= Forum has no new posts. Forum needs no new posts.


Otaku-sempai
Half-elven


Oct 19 2013, 7:30pm

Post #81 of 92 (257 views)
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The Devices of Saruman -- Reprise [In reply to] Can't Post

From FotR, "The Council of Elrond"; Gandalf says:

Quote

But Saruman has long studied the arts of the Enemy himself, and thus we have often been able to forestall him. It was by the devices of Saruman that we drove him from Dol Guldur. It might be that he had found some weapons that would drive back the Nine.



As I stated before, Gandalf's usage of the word "devices" is open to interpretation, but here he seems to be speaking of something physical. Yet that isn't necessarily the case.

'There are older and fouler things than Orcs in the deep places of the world.' - Gandalf the Grey, The Fellowship of the Ring


Rembrethil
Tol Eressea


Oct 20 2013, 1:09am

Post #82 of 92 (218 views)
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Perhaps these words imply.... [In reply to] Can't Post

That Saruman found magical items that aided them before, or that he found new spells or other magical power? Didn't Gandalf say that he forgot things? Maybe Saruman remembered things?


Otaku-sempai
Half-elven


Oct 20 2013, 11:38pm

Post #83 of 92 (193 views)
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Well, if nothing else... [In reply to] Can't Post

Saruman puts proof to the proverb that those who hunt mosters must be careful lest they become monsters themselves.

'There are older and fouler things than Orcs in the deep places of the world.' - Gandalf the Grey, The Fellowship of the Ring


squire
Valinor


Oct 21 2013, 12:20am

Post #84 of 92 (194 views)
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Thank you, that's the kind of thing that makes me reconsider [In reply to] Can't Post

I admit I've always focused on just the line about the devices, and have - probably due to my own preconceived ideas about the story - overlooked the word 'weapons' in the next line.

And, now that I look at it, I find it remarkable that Gandalf says "thus we have often been able to forestall him", the Enemy, using "the arts of the Enemy himself."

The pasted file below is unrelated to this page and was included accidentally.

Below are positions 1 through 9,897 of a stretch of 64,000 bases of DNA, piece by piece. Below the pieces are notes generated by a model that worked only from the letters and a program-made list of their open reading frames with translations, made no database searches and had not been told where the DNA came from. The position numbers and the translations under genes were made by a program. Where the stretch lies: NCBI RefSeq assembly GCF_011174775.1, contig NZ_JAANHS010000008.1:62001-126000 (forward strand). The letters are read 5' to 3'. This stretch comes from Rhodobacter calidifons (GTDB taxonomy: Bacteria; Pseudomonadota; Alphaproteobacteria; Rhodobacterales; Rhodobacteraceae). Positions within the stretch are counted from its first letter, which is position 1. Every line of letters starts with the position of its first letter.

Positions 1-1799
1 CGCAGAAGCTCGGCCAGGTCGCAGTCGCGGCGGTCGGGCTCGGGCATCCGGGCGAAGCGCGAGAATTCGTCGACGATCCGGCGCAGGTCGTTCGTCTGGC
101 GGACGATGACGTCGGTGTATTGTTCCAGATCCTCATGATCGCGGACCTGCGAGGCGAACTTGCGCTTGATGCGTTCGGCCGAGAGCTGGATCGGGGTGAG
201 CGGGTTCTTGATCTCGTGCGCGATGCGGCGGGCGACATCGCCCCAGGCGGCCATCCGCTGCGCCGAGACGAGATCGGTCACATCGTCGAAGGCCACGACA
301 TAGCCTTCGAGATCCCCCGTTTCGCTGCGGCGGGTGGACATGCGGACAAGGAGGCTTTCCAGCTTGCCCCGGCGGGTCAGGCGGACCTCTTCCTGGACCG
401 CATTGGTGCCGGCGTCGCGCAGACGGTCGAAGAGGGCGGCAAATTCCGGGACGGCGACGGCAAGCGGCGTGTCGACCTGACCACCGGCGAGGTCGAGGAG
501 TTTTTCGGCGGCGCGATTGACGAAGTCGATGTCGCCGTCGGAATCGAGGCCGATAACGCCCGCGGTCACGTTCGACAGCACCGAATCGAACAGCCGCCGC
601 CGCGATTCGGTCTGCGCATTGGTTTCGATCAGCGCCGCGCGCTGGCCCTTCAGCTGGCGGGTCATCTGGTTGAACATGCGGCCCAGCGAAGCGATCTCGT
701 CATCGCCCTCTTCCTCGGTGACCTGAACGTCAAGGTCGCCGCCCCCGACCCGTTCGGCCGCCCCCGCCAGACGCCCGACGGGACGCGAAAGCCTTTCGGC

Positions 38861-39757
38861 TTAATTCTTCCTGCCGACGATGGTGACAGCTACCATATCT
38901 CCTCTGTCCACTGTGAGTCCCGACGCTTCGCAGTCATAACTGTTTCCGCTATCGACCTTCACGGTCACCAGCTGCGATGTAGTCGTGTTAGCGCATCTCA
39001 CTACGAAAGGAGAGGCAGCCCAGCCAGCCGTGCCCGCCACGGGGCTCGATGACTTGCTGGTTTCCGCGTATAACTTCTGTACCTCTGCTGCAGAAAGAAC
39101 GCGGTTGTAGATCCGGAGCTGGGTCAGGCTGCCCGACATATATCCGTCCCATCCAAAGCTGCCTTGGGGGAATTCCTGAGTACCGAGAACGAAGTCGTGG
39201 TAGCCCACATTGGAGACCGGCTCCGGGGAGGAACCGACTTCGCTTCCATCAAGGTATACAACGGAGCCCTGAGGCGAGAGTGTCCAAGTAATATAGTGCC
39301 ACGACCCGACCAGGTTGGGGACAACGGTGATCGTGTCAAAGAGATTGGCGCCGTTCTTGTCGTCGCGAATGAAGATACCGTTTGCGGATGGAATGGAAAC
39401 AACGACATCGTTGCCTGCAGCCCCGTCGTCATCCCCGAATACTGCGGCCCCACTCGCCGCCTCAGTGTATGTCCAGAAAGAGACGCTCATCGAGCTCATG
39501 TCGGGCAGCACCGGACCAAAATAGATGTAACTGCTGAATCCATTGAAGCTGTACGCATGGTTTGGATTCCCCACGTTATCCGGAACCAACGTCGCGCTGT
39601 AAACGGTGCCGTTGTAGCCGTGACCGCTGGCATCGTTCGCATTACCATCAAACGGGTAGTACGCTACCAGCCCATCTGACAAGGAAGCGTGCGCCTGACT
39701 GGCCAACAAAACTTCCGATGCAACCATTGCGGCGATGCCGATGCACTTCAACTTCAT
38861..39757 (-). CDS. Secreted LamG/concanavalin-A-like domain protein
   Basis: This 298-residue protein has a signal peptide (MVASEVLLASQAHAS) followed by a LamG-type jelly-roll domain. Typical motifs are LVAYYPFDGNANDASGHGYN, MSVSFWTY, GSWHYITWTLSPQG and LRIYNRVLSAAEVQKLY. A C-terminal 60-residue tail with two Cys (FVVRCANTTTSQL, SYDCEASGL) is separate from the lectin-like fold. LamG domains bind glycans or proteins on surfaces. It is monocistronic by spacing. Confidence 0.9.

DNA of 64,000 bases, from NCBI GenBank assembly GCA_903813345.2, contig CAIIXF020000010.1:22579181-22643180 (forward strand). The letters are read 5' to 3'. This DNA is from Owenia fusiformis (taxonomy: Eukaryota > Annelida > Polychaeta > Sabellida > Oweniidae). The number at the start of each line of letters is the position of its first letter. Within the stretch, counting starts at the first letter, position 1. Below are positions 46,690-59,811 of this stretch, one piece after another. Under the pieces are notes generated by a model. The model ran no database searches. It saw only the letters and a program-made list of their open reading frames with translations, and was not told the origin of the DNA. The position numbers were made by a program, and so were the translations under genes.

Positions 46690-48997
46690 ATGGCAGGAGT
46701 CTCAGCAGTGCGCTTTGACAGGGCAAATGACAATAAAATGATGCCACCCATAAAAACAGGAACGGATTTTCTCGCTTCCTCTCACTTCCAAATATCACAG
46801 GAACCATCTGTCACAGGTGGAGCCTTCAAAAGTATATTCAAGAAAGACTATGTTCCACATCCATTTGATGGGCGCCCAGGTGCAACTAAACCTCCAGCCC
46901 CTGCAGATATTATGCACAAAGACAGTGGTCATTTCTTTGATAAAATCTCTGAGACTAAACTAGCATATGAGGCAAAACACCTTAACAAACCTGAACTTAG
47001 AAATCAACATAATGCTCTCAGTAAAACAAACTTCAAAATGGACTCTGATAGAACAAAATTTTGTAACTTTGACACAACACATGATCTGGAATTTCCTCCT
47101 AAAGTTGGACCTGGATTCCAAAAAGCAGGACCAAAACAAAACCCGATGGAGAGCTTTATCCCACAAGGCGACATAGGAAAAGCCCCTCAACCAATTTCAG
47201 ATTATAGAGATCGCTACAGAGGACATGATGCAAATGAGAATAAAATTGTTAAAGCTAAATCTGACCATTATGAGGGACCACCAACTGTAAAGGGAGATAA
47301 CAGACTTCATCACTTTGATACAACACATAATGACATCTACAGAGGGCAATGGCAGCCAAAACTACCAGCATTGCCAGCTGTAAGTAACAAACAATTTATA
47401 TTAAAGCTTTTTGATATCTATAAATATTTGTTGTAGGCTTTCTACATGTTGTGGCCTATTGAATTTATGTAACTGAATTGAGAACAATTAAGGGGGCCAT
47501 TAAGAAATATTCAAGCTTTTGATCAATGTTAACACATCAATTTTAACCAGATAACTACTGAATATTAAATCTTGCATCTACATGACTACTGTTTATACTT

Remarkable because such a statement seems to me to go against one of the major themes of the entire book: that one cannot use evil to combat evil, therefore one cannot use the One Ring to defeat Sauron and so must try to destroy it instead.

What is Gandalf saying? It's not enough to answer that this dialogue is meant to foreshadow Saruman's fall (which it is). Because Gandalf says "we" with evident satisfaction. "We", the good guys, have defeated the Enemy before, using his own weapons, courtesy of Saruman's skill. Wha? So why not use the Ring? Where is the line to be drawn, between these lesser 'devices' of Saruman's and Sauron's, and the ultimate device, the Ring?

I'm not sure this was a big deal to Tolkien. I can't decide if this is one of those little lines he threw in for melodramatic effect, without considering its moral impact on the story, or whether he actually had distinguished in his mind that war by sword and shield is justifiable (as Eowyn argues later on) but war by domination of the unwilling is not. Maybe he had concluded that some of Sauron's devices were no more than just 'weapons', i.e. physical instruments of bodily destruction which either side in a war may use without harm to their underlying morality, and so Saruman was justified in studying these matters with no risk to his own soul. But, as noted, that would contradict the import of this passage which is that Saruman did indeed risk himself by so doing.

Thanks for focusing us on this interesting quote. It seems to me that here Gandalf (speaking for the Wise as a group, to be sure) is left looking or sounding like a fool -- much as he does when he tries to explain why he left the matter of Bilbo's ring unexplored for many decades.



squire online:
RR Discussions: The Valaquenta, A Shortcut to Mushrooms, and Of Herbs and Stewed Rabbit
Lights! Action! Discuss on the Movie board!: 'A Journey in the Dark'. and 'Designing The Two Towers'.
Footeramas: The 3rd (and NOW the 4th too!) TORn Reading Room LotR Discussion; and "Tolkien would have LOVED it!"
squiretalk introduces the J.R.R. Tolkien Encyclopedia: A Reader's Diary


= Forum has no new posts. Forum needs no new posts.


sador
Half-elven


Oct 21 2013, 12:38pm

Post #85 of 92 (220 views)
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Unless, that is [In reply to] Can't Post

the attack upon Dol Guldur was indeed a breach of the Istari's mandate; but Gandalf might have been awakened to this only with hindsight, after fathoming Saruman's treachery.

I mean, exceeding their mandate would not necessarily lead to an immediate fall from grace, but would make them vulnerable to the Enemy's influence - just as using the Ring will.